WELCOME TO SANDIA NEUROPSYCHOLOGY

Your neuropsychology experts located in Albuquerque, New Mexico

Neuropsychology is the study of brain and behavior. The human brain is far and away the most complex computing device we know of. As Neuropsychologists, our job is to help patients and their doctors understand how someone’s thinking, reasoning and memory may have changed as a result of a brain injury or illness. We are clinical psychologists and spend as much time as is needed trying to understand people’s emotional life and the changes one’s emotions have undergone. A large part of our work is to help our patients’ and their families understand the changes they are going through.

We typically begin an evaluation with a review of current problems and a comprehensive clinical interview. The interview involves discussion of a patient’s reported problems, what led up to them, and we strive to learn about any other pertinent information. The information collected during the interview is used to develop a contextual understanding of the person, their history, and their current cognitive and emotional strengths and weaknesses. The clinical interview may incorporate the collateral report of parents, family, friends, and educators, and a review of available medical, academic, or legal records, as needed.

The clinical interview is followed by an assessment of brain function using neuropsychological tests and measures. A neuropsychological evaluation may include paper and pencil tests; manual, visual, or auditory tasks; or computer-based measures, to help us understand each patient’s strengths and weakness. In essence, you will be asked to think, remember, and concentrate very hard.  The examination results are then interpreted in the context of a person’s history and experiences to inform clinically indicated diagnoses and treatment recommendations.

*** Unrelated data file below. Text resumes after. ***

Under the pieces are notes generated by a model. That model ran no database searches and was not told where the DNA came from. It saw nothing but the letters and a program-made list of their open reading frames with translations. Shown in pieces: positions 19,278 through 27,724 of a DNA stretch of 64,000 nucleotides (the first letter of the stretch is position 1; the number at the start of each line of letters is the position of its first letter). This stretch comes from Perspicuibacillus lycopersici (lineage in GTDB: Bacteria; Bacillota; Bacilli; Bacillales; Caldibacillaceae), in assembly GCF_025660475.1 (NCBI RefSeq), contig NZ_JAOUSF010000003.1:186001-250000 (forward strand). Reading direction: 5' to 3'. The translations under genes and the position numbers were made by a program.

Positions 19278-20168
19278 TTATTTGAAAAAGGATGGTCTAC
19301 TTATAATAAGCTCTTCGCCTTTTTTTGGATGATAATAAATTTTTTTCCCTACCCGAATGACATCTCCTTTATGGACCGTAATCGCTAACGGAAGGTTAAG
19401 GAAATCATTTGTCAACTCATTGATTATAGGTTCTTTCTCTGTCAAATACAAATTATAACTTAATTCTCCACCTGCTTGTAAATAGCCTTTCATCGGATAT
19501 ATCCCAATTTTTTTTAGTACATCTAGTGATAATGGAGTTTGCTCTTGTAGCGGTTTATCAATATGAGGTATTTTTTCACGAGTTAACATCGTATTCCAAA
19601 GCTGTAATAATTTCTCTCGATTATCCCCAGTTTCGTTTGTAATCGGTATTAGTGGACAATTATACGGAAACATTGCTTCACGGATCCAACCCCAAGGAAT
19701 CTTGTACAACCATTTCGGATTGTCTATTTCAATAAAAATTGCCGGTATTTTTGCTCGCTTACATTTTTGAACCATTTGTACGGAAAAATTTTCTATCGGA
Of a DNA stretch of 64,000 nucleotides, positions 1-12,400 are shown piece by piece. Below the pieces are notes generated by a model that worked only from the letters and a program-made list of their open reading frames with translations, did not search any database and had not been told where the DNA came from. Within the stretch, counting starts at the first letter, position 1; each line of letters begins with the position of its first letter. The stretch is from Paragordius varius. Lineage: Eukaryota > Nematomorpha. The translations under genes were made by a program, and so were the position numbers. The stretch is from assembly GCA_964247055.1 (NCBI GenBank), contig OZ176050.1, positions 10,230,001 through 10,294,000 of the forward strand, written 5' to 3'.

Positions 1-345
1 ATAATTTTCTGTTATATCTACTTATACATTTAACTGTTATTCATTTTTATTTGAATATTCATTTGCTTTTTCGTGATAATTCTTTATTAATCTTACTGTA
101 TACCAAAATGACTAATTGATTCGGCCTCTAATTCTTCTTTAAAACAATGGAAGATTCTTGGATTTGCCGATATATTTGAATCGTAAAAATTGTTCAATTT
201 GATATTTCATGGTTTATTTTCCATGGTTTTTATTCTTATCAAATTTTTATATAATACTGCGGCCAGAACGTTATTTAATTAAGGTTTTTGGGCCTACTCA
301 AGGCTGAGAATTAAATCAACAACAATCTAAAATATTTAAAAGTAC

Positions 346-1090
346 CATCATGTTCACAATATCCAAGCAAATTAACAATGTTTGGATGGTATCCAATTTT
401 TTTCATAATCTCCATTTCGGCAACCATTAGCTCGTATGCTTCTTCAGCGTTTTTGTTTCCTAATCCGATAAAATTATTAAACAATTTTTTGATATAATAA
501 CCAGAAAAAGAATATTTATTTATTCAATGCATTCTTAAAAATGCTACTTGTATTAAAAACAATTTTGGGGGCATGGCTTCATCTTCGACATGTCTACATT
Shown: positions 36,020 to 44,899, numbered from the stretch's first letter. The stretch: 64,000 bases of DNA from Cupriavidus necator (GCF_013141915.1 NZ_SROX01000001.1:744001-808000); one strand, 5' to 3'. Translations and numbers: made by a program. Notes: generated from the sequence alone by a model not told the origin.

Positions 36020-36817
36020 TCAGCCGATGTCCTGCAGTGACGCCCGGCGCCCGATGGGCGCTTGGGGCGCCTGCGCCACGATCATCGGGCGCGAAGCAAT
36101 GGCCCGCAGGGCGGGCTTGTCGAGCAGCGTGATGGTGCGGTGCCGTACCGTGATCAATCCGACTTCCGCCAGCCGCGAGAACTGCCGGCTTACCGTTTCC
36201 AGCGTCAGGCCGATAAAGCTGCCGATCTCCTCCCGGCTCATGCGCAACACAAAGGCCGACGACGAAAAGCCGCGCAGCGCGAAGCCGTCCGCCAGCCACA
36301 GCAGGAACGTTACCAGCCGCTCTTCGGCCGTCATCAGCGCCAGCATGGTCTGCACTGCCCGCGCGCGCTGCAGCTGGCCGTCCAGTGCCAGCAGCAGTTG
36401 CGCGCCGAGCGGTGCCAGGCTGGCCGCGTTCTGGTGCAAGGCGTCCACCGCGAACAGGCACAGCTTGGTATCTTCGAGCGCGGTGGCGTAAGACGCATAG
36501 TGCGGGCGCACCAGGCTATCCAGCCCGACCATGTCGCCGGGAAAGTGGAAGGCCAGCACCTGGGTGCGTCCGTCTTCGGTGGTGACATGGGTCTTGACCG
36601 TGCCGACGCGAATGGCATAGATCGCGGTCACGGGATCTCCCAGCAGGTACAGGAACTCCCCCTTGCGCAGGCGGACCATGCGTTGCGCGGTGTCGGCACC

An examination may take from an hour to a full day, and our staff will help you to plan, schedule, and prepare for your examination.

Neuropsychological examination can help diagnose and describe the changes in thinking related to conditions such as:

  • Traumatic and acquired brain injury
  • Dementia and Alzheimer’s disease
  • Stroke
  • Aphasia
  • Attention deficit hyperactivity disorder
  • Brain tumors
  • Chronic fatigue syndrome
  • Diabetic Neuropathy
  • Epilepsy
  • Migraine and headaches
  • Learning disabilities
  • Lyme disease
  • Transient Ischemic Attack (TIAs)
  • Multiple sclerosis
  • HIV/AIDs
  • Parkinson’s disease
  • Toxic exposure